The greatest super hero of all time returns! The world may have changed since Spidey’s been gone, but so has Peter Parker. This is a man with a second chance at life, and he’s not wasting a moment of it. But his old foes are back, as well! Re-energized, out of control and madder than ever, Electro and the Black Cat demand revenge! And as if dealing with them isn’t enough, a new revelation rocks Spider-Man’s world to its core: the radioactive spider that granted Peter his powers bit someone else, too! Who is Silk, and where has she been all these years? Find out as Peter Parker retakes his life, putting the “friendly” back in the neighborhood, the “hero” back in “super hero” — and the “amazing” back in “Spider-Man!” Collecting AMAZING SPIDER-MAN (2014) #1-6.
Diary of a Wimpy Kid: The Long Haul by Jeff Kinney (Harry N. Abrams, 2014)
A family road trip is supposed to be a lot of fun … unless, of course, you’re the Heffleys. The journey starts off full of promise, then quickly takes several wrong turns. Gas station bathrooms, crazed seagulls, a fender bender, and a runaway pig—not exactly Greg Heffley’s idea of a good time. But even the worst road trip can turn into an adventure—and this is one the Heffleys won’t soon forget.
Origami Yoda Book Six: Emperor Pickletine Rides the Bus by Tom Angleberger (Harry N. Abrams, 2014)
Angleberger closes his six-plus-volume (there is a companion origami manual with stories) series of doodle-filled Star Wars paeans with an enjoyable, funny and realistic denouement that nicely wraps up most of the series storylines. Age-appropriate boy-girl relationships add to the authenticity of the characters, who will soon be eighth graders. One last time: “stooky!” (Er, “fantastic!”)
— Kirkus Reviews
Editor’ s Note: Despite the preponderance of Kerouac on this list, it was Ginsberg that Reid decided to dress up as for Halloween this year.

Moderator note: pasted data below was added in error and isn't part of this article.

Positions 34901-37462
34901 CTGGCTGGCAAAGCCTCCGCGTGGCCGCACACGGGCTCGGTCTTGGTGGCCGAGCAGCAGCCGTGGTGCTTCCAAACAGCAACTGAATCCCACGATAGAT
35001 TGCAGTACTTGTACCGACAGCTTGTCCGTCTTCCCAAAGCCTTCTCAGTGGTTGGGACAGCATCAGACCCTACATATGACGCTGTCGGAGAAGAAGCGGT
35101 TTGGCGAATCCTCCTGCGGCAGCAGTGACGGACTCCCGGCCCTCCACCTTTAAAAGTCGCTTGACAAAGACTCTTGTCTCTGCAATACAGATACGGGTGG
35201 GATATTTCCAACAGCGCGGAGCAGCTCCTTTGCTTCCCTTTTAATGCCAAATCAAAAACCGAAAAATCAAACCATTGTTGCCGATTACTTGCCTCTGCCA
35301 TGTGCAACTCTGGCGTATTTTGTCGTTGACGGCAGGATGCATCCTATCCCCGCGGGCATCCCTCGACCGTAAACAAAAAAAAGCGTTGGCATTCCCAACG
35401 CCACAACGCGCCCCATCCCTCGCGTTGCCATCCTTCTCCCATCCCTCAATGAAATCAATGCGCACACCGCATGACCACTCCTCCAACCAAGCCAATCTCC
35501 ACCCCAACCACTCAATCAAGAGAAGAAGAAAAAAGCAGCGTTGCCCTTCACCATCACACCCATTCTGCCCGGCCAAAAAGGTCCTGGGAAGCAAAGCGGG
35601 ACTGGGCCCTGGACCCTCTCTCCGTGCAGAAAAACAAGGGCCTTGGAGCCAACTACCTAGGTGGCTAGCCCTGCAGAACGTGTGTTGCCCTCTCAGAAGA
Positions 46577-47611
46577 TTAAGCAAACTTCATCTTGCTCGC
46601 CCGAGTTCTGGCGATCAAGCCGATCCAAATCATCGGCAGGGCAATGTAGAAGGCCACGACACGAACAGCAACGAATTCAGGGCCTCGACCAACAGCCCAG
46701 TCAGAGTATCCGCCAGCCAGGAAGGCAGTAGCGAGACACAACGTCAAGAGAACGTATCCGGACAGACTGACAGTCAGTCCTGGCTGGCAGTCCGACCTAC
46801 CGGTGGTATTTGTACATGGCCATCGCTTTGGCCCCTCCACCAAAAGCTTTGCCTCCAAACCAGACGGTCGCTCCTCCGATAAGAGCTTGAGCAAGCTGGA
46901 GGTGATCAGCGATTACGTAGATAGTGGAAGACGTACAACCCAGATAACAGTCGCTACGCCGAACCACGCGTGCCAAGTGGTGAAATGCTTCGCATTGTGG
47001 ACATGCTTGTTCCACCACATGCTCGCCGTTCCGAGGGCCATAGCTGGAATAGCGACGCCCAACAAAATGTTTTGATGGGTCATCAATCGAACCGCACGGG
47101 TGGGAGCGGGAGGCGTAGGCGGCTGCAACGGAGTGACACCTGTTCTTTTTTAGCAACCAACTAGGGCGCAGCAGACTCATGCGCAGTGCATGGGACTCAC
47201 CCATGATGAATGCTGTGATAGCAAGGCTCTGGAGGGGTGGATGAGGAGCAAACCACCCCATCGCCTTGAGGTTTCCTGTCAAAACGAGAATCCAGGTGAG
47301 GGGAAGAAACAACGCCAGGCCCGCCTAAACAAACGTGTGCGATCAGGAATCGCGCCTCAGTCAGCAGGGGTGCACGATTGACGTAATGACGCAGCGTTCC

Big Sur by Jack Kerouac
“Oh the sad music of it all, I’ve done it all, seen it all, done everything with everybody…The whole world is coming on like a high school sophomore eager to learn what he calls new things, mind you, the same old sing-song, sad song truth of death.” Big Sur is about this realization, that death waits for everyone, even those who seem the most full of life. “Something good will come out of all things yet,” he states at the end of the biographical novel, but anyone who knows the author’s story after this book knows that disintegration and death indeed triumph. We don’t want this. We want the romance of youth and the endless road ahead. Nevertheless, if Kerouac can face the loss of his dream, then so can we.
On the Road by Jack Kerouac
Remarkably, On the Road was actually written in 1951 when, so the story goes, Kerouac typed the words over three uninterrupted weeks on to a 120ft scroll of teletype paper, fuelled by Benzedrine and strong coffee. The novel recounts, in a breathless and impressionistic style, his travels to and fro across America, often in the company of his friend and prime influence, Neal Cassady, renamed Dean Moriarty in the book [….] On the Road continues to be read. What was once a zeitgeist book, though, and one that defined a transformative moment in postwar culture, has become a historical artefact. It may even be the case that today’s teenagers read On the Road in much the same way that my generation read Laurie Lee’s picaresque rites-of-passage novel As I Walked Out One Midsummer Morning—as a glimpse into an already distant past when things seemed simpler.
— Sean O’Hagan, The Guardian